Sorry!! The article you are trying to read is not available now.

Facebook Involved in 20% of American Divorces

Print comment Post Comments
Any service which allows you to casually contact your high school girlfriend should be charged with entrapment.

Although seen as a great social networking tool for personal and professional relationships, Facebook can't help but be used for millions of extramarital meetups. No surprise there, considering mutual interests and "scantily clad mirror" photos are on full display. Coupled with the faceless interaction, inhibitions lower and flirtation rises. The sexually frustrated aren't made of stone, people!

But when a marriage is on the rocks in an era of browser histories and email auto-logins, spouses will inevitably check Facebook for any traces of late night rendezvous. And now that half a billion people use the service, there's going to be a lot of private "poking."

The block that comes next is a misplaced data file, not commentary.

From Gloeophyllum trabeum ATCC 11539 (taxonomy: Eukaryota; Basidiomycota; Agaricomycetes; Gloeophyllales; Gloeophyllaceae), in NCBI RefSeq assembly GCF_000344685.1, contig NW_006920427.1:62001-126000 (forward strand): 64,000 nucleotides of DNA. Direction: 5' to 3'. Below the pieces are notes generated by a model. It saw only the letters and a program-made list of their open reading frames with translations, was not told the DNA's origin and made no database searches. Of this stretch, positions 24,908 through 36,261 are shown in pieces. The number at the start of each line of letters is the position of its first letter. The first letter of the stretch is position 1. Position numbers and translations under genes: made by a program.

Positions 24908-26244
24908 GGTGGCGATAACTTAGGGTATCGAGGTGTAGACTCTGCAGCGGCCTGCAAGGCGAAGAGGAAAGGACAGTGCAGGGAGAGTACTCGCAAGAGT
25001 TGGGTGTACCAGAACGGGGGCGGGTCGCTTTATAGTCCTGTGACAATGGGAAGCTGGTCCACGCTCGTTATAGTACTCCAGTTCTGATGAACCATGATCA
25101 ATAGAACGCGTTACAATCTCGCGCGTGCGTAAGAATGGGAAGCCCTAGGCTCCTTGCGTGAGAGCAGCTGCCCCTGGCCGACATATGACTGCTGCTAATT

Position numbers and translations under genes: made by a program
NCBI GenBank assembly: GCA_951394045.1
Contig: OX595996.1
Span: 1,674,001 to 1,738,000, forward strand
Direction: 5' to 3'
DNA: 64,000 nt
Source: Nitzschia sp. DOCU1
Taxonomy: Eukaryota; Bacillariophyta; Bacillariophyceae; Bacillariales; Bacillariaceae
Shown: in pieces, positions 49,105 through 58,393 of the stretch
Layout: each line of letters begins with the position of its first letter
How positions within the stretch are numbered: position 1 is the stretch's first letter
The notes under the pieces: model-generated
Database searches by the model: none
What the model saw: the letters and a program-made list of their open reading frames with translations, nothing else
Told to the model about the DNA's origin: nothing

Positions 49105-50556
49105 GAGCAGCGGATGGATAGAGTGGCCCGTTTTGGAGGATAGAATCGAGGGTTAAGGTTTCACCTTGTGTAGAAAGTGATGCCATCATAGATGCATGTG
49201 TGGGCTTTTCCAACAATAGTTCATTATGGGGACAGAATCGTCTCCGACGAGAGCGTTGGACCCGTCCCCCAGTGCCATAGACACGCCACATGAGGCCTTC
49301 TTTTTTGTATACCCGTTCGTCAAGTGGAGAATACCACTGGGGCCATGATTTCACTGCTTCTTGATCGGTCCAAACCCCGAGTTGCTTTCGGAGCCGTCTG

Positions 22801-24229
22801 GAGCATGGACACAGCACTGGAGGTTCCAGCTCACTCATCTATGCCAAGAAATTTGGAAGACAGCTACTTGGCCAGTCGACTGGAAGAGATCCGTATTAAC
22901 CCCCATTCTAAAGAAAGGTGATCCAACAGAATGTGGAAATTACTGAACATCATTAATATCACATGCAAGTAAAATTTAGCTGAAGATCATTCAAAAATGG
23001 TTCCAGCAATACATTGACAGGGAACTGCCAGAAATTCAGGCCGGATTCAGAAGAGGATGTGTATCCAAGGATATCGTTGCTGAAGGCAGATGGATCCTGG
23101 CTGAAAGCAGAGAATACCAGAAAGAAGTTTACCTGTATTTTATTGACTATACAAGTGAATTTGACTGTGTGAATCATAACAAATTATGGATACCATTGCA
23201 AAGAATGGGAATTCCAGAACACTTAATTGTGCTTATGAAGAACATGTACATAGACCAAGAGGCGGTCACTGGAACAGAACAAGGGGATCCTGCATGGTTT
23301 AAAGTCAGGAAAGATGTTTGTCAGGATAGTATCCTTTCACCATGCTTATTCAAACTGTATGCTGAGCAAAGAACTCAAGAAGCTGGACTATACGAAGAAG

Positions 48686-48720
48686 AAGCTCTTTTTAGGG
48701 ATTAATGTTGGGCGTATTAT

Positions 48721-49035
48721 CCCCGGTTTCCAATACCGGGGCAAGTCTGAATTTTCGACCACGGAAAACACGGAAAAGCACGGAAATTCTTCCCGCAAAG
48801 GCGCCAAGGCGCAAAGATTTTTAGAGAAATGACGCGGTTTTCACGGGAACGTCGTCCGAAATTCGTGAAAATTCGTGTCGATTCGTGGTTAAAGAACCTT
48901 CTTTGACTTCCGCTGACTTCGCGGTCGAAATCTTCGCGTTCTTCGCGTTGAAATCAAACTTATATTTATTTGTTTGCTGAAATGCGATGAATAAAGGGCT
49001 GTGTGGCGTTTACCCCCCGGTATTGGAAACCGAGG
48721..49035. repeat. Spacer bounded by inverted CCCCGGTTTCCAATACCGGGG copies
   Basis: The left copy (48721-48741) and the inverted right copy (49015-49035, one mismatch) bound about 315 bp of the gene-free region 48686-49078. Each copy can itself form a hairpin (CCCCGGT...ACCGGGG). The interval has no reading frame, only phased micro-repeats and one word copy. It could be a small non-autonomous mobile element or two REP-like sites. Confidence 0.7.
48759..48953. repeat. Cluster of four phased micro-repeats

So much so that a recent survey of the American Academy of Matrimonial Lawyers shows that one in five American divorces involve Facebook and an astonishing 80% of divorce lawyers noticed a spike in social media being used to track infidelity.

Facebook was the medium of choice among cheaters -- 66% of lawyers cited it as a primary source of evidence in a divorce case. Still ruining relationships is MySpace with 15% and coming in third is Twitter with 5%. Apparently, some folks choose to keep their affairs brief.

Despite its inclusion in many divorces, Facebook isn't strictly to blame, marriage counselor Terry Real told the Daily Mail. "Before it was email, then before that it was the phone. The problem is not Facebook, it is the loss of love in your marriage."

Tell that to the millions of "Girls' Night Out" photo albums on the site.
POSITION:  No positions in stocks mentioned.